The Zimbabwe Consolidated Diamond Mining Company (ZCDC) has suffered a major blow after the High Court ordered it to immediately shut down its mining operations amid reports its activities do not meet Environmental Management Authority (EMA) regulations, writes The Zimbabwe News Live. This decision comes as part of an ongoing investigation in to the Marange alluvial diamonds operations, with the Court ordering the state-owned company to stop diamond mining in Chiadzwa with immediate effect until it has been granted an Environmental Impact Assessment (EIA) certificate.
Brazilian engineering company Odebrecht SA, a conglomerate selling off assets in the wake of a corruption scandal - allegedly paying hundreds of millions of dollars in bribes in association with infrastructure projects in 12 countries, including Brazil, Argentina, Colombia, Mexico, Venezuela and Panama between 2002 and 2016 - has agreed to sell a 16.4 percent stake in the Catoca mine in Angola.
Thursday June 8, the US House of Representatives approved legislation to erase a number of core financial regulations put in place by the 2010 Dodd-Frank Act, as Republicans moved a step closer to delivering on their promises to eliminate rules that they claim have strangled small businesses and stagnated the economy, writes the New York Times.
Signet Jewelers Limited has announced that it had reached an agreement with the Equal Employment Opportunity Commission (EEOC) to resolve all claims related to the pay and promotion of female retail sales employees at the company in EEOC v. Sterling Jewelers Inc. The Consent Decree states there were “no findings of liability or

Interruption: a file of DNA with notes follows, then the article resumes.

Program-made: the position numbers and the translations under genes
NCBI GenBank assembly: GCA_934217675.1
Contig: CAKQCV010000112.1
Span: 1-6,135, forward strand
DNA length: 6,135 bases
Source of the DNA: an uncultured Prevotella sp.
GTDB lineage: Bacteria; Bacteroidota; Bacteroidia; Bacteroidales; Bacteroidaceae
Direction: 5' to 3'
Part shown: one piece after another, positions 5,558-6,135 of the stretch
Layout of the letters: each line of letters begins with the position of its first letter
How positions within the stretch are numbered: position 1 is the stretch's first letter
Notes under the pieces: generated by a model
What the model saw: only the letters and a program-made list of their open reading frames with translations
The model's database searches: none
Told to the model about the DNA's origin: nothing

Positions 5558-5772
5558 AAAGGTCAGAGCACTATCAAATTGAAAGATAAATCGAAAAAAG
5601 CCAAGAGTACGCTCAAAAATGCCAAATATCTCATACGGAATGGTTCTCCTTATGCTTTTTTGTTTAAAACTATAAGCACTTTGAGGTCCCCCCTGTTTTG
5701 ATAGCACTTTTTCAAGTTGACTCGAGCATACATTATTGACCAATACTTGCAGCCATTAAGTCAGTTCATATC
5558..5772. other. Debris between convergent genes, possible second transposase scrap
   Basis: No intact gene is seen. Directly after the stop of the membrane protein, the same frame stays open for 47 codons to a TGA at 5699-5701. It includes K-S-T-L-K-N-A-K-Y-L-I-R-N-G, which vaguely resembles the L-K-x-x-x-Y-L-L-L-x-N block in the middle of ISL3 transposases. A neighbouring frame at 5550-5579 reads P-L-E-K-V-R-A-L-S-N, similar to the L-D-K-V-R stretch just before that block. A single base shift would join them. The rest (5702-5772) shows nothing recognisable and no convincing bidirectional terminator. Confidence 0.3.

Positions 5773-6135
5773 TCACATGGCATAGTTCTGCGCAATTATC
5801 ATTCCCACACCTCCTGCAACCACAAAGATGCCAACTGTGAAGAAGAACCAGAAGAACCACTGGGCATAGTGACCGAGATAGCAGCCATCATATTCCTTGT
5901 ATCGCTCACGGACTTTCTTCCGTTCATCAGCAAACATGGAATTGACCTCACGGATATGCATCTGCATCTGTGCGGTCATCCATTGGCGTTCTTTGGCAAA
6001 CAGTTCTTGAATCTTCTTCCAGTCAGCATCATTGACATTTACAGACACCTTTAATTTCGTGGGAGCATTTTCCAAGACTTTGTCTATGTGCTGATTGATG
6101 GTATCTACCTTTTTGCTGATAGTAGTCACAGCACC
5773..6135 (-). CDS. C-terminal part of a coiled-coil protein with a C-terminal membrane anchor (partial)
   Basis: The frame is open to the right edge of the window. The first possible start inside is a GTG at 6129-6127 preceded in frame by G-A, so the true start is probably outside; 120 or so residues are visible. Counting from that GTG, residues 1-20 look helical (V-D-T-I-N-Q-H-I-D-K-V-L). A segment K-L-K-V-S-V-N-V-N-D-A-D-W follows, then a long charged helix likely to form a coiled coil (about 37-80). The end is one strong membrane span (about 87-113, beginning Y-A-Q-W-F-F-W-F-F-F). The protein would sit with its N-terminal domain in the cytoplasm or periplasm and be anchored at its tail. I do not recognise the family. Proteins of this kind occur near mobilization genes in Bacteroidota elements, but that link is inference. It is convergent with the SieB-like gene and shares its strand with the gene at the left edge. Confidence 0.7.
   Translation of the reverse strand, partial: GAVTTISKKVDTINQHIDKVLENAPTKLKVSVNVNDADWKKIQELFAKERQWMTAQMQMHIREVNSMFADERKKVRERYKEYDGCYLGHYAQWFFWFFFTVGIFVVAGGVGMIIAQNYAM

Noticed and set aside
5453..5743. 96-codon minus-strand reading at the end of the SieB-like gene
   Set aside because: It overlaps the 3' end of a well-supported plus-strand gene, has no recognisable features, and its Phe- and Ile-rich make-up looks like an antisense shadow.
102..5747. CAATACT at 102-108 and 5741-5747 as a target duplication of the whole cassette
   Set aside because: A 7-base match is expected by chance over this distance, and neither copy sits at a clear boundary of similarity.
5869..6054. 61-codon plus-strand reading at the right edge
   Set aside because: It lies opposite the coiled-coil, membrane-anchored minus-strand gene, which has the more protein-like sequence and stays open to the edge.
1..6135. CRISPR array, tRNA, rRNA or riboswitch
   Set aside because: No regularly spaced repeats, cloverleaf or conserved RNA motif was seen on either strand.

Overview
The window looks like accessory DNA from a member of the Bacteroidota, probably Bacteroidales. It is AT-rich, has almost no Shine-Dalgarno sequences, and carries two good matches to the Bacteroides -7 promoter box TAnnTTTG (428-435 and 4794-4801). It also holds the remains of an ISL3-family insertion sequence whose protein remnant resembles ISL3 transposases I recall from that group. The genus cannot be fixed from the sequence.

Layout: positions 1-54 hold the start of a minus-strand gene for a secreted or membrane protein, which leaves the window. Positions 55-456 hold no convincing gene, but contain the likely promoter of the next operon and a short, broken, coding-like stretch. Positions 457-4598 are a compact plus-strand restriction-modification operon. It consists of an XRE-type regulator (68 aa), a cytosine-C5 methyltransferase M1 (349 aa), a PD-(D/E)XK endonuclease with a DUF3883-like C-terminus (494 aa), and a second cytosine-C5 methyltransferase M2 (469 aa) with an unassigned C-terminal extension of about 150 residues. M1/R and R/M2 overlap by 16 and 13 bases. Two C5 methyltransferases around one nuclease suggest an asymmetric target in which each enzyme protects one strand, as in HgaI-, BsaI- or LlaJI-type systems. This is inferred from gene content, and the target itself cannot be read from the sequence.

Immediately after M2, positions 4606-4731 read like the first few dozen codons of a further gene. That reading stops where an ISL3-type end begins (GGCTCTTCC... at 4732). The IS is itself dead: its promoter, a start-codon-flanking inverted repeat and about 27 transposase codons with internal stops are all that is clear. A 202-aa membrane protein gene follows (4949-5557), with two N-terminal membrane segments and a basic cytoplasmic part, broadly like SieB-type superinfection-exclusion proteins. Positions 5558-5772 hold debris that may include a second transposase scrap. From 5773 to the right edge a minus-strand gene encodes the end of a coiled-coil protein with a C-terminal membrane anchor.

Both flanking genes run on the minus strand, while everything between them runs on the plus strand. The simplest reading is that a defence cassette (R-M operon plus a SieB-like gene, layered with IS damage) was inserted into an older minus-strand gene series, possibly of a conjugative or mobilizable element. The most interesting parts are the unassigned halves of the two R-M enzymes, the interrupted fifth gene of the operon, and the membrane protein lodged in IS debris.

The U.S. Department of Justice, through its District of Minnesota U.S. Attorney's Office, has announced a federal indictment charging former Scio Diamond Technology Corporation (Scio Diamond) Board of Directors Chairman, Edward S. Adams, with "orchestrating an elaborate fraud scheme to embezzle millions of dollars of investors' funds." The indictment alleges the activity happened between 2006 and 2013. Adams was indicted Wednesday in U.S.
The European Parliament last week approved a draft regulation intended to prevent the minerals trade from funding conflict and human rights violations in Africa. If adopted, this “conflict minerals” law will oblige all but the smallest EU importers of tin, tungsten, tantalum, gold and their ores from conflict and high-risk areas to do "due diligence" checks on their suppliers, and big manufacturers will also have to disclose how they plan to monitor their sources to comply with the rules. Authorities in EU member states will be responsible for ensuring compliance by companies.